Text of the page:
In this 1980 issue of Country Song Roundup the big news was centered around Ray's hit single, "Shriner's Convention". The cover story, More Than Meets the Ear, deals with Ray's often over-shadowed talents due to the enormous popularity of his comical recordings. An entire music audience laughing at Ray's comical songs are typically unaware of just how serious of an artist Ray is...even fewer know of his behind-the-scenes talents as a musician, producer, arranger, and writer. This write-up, much like the write-up's in 1979 and 1977, tried gallantly to give exposure to the many styles of music that show up on a typical Ray Stevens album. The most telling aspect of the write-up came mid-way through the article where Ray let it be known that while he's having success with the comical song that he has no intentions of abandoning serious material. He certainly kept his word because the albums he issued in 1981, 1982, and 1983 were all non-comical.
In this particular October 1979 issue, as you can see, Dolly Parton is on the cover. There's a write-up about Ray in here called Help Me, Ray Stevens. This promo/write-up was based on Ray's single on Warner Brothers, "I Need Your Help, Barry Manilow", which hit earlier in 1979 but was still being promoted as his current single when this issue was released. The write-up is lengthy, as far as write-up's go, and it offers a lot of quotes from Ray where he gives his opinions on the music industry and how anyone can be successful if they have the right promotion team. He remarks that a lot of songs become 'hits' simply by being promoted a lot and psychologically it causes a consumer to purchase the song through repetitious promotion. He also remarks that there are other kinds of 'hits' that don't sell an incredible amount immediately but strike a chord with consumers and eventually become big sellers over the course of time. Ray comes across neutral in his opinions over the different types of hit songs leaving it up to the reader to come to their own conclusions...in a sense the Ray Stevens belief system of 1979 when it comes to having hit songs is very much similar to modern-day 2010 Ray Stevens. There's also mention of his hectic TV show appearances which included taping episodes of Merv Griffin, Mike Douglas, and The Tonight Show. The author of the write-up hints of an upcoming all-comedy album from Ray...referring, perhaps, to the Shriner's Convention album of 1980. If you remember, "Shriner's Convention" was released as a single very early in 1980 and there's always been the possibility that the song was already written and recorded well before the public at large heard it. Obviously there was a change in record labels, though, from Warner Brothers to RCA by the time the Shriner song was released. A performance on a 1979 episode of Pop! Goes the Country showcases "Shriner's Convention" but, ironically, Ray opened the show singing his 1976 hit, "You Are So Beautiful".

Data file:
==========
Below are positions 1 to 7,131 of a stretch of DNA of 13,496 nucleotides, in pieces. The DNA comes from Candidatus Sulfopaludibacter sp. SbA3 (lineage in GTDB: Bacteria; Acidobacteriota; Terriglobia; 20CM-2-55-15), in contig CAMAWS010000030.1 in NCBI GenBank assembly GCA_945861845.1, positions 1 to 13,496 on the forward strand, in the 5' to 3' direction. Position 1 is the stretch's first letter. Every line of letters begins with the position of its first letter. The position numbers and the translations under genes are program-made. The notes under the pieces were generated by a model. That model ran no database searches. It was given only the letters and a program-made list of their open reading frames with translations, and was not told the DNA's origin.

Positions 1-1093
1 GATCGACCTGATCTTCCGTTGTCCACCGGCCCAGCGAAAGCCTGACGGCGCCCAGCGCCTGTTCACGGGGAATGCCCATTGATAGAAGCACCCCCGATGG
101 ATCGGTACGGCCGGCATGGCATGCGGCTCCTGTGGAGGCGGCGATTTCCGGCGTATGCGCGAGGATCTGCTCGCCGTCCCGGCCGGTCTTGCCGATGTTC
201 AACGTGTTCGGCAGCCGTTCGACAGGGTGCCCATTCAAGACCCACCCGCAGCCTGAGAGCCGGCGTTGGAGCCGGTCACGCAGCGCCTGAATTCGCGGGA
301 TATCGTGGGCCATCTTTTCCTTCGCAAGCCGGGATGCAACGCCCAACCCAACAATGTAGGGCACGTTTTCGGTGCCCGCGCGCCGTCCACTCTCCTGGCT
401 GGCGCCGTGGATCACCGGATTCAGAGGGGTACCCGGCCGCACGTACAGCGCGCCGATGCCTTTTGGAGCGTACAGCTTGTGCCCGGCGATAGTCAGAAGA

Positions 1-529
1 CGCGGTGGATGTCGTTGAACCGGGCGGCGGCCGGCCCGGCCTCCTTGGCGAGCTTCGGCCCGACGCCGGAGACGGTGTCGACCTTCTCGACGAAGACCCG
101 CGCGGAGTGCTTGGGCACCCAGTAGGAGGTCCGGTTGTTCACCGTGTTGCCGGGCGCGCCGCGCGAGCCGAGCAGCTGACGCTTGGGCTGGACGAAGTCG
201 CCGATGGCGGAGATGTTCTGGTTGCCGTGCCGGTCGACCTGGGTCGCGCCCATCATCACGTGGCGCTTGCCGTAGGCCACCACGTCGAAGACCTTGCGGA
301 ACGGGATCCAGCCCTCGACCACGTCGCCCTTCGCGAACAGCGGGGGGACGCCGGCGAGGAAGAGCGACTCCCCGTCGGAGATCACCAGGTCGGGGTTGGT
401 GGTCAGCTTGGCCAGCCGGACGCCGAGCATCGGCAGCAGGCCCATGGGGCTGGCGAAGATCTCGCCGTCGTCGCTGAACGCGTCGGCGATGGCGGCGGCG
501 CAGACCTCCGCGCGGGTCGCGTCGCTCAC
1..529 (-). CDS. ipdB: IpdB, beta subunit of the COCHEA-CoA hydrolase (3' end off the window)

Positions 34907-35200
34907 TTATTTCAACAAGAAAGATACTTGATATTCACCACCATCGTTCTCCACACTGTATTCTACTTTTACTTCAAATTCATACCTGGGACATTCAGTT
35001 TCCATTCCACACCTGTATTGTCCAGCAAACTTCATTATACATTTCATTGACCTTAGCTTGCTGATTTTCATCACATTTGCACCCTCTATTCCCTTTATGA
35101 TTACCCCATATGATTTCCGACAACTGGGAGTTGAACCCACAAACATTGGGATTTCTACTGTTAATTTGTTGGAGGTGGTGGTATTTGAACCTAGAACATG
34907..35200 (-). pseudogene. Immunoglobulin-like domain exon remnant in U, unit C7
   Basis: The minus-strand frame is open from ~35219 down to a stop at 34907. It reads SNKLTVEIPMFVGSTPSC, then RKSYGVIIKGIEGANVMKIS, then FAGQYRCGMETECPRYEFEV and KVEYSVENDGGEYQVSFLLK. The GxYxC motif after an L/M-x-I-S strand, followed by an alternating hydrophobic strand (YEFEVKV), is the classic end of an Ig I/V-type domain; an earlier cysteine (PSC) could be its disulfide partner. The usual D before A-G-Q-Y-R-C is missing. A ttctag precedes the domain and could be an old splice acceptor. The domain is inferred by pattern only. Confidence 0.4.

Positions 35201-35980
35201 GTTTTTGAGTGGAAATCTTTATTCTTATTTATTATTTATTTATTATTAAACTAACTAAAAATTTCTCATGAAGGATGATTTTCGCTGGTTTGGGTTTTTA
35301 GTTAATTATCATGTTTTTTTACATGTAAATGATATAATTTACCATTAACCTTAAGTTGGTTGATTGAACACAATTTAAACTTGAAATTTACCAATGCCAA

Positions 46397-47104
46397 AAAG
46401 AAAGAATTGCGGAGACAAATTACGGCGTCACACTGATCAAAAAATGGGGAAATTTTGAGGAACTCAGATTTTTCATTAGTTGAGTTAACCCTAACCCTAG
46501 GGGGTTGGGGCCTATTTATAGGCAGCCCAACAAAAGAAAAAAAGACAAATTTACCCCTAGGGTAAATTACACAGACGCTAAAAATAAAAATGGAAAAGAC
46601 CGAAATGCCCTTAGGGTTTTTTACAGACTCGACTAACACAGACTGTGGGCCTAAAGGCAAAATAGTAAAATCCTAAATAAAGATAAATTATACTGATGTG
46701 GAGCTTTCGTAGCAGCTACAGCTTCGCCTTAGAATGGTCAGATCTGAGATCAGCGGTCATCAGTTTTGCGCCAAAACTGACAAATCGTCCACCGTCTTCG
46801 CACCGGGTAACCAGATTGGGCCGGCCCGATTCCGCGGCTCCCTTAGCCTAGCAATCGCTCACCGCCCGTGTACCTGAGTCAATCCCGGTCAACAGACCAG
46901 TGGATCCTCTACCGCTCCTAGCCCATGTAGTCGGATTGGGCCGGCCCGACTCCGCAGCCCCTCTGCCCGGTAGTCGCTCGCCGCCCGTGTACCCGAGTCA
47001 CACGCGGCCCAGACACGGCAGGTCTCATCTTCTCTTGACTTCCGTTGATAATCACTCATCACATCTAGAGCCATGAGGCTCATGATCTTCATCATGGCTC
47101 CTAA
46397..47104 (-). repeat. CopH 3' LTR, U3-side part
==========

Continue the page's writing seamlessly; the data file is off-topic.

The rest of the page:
In this 1986 issue of Music City News we're a couple of years into Ray's exclusive country comedy approach. Ray, in late 1984, decided to shift gears and go all-comedy upon signing with MCA. His debut album for the label, He Thinks He's Ray Stevens, would eventually reach the Country Top-5 and sell over a million copies [Platinum] in the process. This was followed up late in 1985 with I Have Returned which hit #1 on the Country album chart and would eventually be certified Gold for sales of over 500,000. He was in between comedy albums when this 1986 issue of Music City News was released and the write-up went into detail about his career decisions and the choice of going all-comedy after years of attempting to gain mainstream acceptance as a serious, non-comical performer. In a lot of ways Ray did have his share of success with non-comedy songs but when you compare the overall sales and popularity of the non-comical verses the comical it clearly shows that the comedy has always reigned supreme. The story, There's Something Funny About Ray Stevens, examines that relationship between the non-comical and comical sides of Ray and how the most commercially successful won out. 1986 would be the first year that Ray won the Comedian of the Year award from the Music City News readers. He won this particular fan-voted award in 1986, 1987, 1988, 1989, 1990, 1991, 1992, 1993, and 1994. Also on this cover are two of my other favorite singers: George Jones and Conway Twitty.
This January 1990 issue of Music City News was the magazine's annual New Year's issue. Inside a lot of artists gave their predictions for 1990 and a lot of New Year's resolutions were addressed. This issue also focused on the country comedy acts...with Ray leading the pack. In the write-up it examines the various performers in the country comedy field and each comic gives their opinions of what's funny and what style of humor best suits them and their audience. Ray, by far, was the most commercially successful of the acts and he was also the most legitimately skilled as a singer whereas the other comics spotlighted were traditional stand-up comedians who used country and southern culture as part of their act. By the time this issue was released Ray had been the recipient of the Comedian of the Year award four consecutive times: 1986, 1987, 1988, and 1989. The Music City News awards were held each June.